Open Source models have proven to be very successful for creating and maintaining high-tech products such as operating systems and general utilities. So far, Open Source is rarely used for larger scale, high-tech end-user applications, which to date remain mostly closesource/ proprietary. In this paper we will argue that Open Source systems can also be a good alternative for such proprietary (and expensive) systems. We believe that the future belongs to Open Source systems that provide a free base for general tasks while more advanced functionalities are offered in the form of plugins. Such plugins can either be released as free, Open Source extensions, or as proprietary, commercial ones. In this paper we describe the conversion of the closed-source d-Tect system into OpendTect that is both a functional Open Source seismic interpretation system and a research and development environment. Considerable intelligence, time and effort has been put in, and will remain to be put in the future, to maintain and extend the open source software. We conclude that the implementation and support of the open source model is not trivial, and requires resources and commitment to its objectives.

In the geosciences, like in any other discipline, Open Source software usage is rapidly increasing. On the Operating System level especially Linux is becoming very successful. One level higher, more and more geoscience applications use a number of generally usable Open Source toolkits. Good examples are the platform-independent GUI library Qt and for 3D visualization there are COIN and VTK. Until recently, there were very few Open Source alternatives at the end-user level. Open Source models have a range of potential benefits:

· Continuity.

· Stability.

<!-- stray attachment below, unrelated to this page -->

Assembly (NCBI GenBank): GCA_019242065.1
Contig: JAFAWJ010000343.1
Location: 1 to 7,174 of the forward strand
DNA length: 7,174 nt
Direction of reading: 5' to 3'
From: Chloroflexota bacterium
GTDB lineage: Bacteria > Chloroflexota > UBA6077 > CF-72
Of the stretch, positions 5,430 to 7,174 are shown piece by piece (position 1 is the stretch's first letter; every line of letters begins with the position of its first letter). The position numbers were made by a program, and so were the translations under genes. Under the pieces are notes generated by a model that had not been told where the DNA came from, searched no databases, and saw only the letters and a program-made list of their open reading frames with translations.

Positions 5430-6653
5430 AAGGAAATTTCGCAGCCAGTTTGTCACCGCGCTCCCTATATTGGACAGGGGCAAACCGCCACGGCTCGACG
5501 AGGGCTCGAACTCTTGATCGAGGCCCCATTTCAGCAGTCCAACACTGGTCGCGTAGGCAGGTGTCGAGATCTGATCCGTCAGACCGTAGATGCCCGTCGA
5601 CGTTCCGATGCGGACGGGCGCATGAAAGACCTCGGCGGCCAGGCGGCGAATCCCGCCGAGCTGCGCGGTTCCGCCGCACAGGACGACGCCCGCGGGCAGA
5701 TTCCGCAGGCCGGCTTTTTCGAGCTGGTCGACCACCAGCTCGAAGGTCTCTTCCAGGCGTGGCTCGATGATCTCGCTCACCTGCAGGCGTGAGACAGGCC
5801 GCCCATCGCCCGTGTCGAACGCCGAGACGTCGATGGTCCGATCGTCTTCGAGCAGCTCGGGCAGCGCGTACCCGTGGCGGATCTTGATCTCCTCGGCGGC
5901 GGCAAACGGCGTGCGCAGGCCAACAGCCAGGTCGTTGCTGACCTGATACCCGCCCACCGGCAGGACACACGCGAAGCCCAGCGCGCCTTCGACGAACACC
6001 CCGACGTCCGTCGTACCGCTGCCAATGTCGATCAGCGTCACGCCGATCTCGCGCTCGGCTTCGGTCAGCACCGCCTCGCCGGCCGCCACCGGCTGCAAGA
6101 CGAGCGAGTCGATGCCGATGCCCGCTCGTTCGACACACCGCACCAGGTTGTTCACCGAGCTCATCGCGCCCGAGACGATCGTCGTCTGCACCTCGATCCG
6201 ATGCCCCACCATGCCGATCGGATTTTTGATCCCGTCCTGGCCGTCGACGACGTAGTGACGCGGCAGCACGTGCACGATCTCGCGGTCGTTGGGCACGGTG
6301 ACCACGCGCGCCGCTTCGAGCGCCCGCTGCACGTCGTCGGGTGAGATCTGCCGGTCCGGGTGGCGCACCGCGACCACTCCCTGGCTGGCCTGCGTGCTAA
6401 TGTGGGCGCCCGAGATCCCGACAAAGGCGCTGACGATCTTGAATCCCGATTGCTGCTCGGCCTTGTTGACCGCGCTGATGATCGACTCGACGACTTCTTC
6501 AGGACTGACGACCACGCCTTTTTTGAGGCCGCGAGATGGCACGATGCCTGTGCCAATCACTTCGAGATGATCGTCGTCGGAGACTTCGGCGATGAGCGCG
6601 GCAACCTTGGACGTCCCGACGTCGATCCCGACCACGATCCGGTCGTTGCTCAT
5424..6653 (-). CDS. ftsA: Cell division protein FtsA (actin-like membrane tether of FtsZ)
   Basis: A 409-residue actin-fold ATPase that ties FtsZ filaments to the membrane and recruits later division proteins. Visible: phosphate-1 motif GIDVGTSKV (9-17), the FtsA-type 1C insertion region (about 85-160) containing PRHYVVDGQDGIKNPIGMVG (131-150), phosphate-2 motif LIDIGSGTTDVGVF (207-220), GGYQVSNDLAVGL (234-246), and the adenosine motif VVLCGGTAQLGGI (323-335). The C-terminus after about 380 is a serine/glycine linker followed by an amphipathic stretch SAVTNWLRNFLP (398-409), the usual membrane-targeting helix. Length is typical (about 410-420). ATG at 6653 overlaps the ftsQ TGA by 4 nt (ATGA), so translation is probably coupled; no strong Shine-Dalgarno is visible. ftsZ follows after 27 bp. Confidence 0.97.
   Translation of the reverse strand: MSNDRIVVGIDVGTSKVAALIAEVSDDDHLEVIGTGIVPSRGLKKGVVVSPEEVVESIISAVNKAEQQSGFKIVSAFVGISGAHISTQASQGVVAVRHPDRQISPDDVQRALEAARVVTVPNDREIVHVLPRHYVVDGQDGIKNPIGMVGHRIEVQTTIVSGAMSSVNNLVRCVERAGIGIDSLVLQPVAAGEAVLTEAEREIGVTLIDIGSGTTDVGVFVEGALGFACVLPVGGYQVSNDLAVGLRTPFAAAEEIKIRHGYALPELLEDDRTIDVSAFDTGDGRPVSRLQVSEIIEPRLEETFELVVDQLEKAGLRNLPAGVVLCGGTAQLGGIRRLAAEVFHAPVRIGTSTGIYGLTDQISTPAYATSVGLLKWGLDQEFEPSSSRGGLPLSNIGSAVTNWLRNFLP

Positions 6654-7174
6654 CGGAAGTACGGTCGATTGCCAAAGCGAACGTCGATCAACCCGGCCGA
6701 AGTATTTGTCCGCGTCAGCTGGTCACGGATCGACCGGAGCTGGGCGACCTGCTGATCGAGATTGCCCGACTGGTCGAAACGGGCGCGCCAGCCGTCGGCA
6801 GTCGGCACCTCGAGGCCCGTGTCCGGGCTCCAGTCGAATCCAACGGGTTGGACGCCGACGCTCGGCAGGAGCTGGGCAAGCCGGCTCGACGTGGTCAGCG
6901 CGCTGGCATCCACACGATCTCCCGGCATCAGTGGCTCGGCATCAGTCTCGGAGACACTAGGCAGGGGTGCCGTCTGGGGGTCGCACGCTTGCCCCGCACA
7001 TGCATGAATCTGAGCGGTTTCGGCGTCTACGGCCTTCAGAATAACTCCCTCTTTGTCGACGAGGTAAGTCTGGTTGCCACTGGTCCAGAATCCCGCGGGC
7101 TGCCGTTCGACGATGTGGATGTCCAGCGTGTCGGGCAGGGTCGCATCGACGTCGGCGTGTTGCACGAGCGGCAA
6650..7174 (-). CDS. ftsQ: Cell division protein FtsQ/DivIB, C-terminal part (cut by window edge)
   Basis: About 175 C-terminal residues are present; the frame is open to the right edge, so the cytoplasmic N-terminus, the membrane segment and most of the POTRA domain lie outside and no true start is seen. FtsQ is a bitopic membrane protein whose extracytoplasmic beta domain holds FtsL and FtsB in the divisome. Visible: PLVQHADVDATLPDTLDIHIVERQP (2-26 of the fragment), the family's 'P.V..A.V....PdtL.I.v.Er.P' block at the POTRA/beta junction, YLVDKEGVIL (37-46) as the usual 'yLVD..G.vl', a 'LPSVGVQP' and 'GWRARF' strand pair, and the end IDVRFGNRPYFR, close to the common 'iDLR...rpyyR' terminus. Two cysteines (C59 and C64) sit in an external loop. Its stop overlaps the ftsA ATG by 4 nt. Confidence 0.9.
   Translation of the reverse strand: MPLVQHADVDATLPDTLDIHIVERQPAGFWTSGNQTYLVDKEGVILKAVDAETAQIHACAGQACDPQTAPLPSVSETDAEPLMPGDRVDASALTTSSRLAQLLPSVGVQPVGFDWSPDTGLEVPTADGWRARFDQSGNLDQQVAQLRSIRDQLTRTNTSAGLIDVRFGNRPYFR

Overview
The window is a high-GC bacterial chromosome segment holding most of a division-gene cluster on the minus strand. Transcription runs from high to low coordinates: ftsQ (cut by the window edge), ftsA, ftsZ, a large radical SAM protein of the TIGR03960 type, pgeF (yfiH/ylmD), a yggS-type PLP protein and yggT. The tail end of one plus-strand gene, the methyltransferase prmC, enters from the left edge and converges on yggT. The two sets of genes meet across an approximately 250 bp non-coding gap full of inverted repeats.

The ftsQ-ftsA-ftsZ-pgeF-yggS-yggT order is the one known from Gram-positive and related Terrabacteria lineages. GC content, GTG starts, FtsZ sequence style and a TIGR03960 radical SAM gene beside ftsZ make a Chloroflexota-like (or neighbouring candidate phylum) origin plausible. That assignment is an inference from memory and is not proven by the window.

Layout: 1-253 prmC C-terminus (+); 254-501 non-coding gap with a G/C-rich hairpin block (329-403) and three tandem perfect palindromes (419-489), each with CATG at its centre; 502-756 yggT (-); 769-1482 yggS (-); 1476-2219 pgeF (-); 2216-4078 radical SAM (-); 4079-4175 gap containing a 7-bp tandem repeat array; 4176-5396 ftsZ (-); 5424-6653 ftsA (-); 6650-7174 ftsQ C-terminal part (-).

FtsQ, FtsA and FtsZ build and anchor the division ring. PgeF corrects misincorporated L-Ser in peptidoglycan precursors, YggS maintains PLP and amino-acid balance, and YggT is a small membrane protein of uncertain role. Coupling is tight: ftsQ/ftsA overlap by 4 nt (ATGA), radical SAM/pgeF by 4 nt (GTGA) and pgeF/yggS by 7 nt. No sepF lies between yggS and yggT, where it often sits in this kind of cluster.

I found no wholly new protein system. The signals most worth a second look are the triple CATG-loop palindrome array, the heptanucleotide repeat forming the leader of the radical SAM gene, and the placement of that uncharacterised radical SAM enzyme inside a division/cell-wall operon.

· Development speed.

· Acceptance level.

· Innovation.

· Usability.

· Value for money.

Different users will prioritize these benefits in different ways. For major E&P companies continuity and stability are key issues that decide whether or not a software product will be adopted. Major companies are reluctant to buy software from small vendors as the future of such companies and their products cannot be guaranteed. Continuity is not an issue with Open Source models because the software will survive even if the parent company doesn’t. Many complex Open Source systems have proven to be more stable than alternative commercial systems because of the large developer base that helps to debug and test. Smaller companies put more emphasis on costs and value for money. For example, compared to proprietary commercial systems OpendTect is tens to hundreds of times cheaper (for academic users price is not an issue as the base system is free for R&D, education and evaluation purposes. Moreover dGB offers free access to its commercial plugins to Universities). More important for R&D users is that software like this is easy to use and stimulates new ideas, which can be tested fast and efficiently.


OpendTect is an open source software system that has originally been designed for seismic analysis, visualization and interpretation (Fig. 1).

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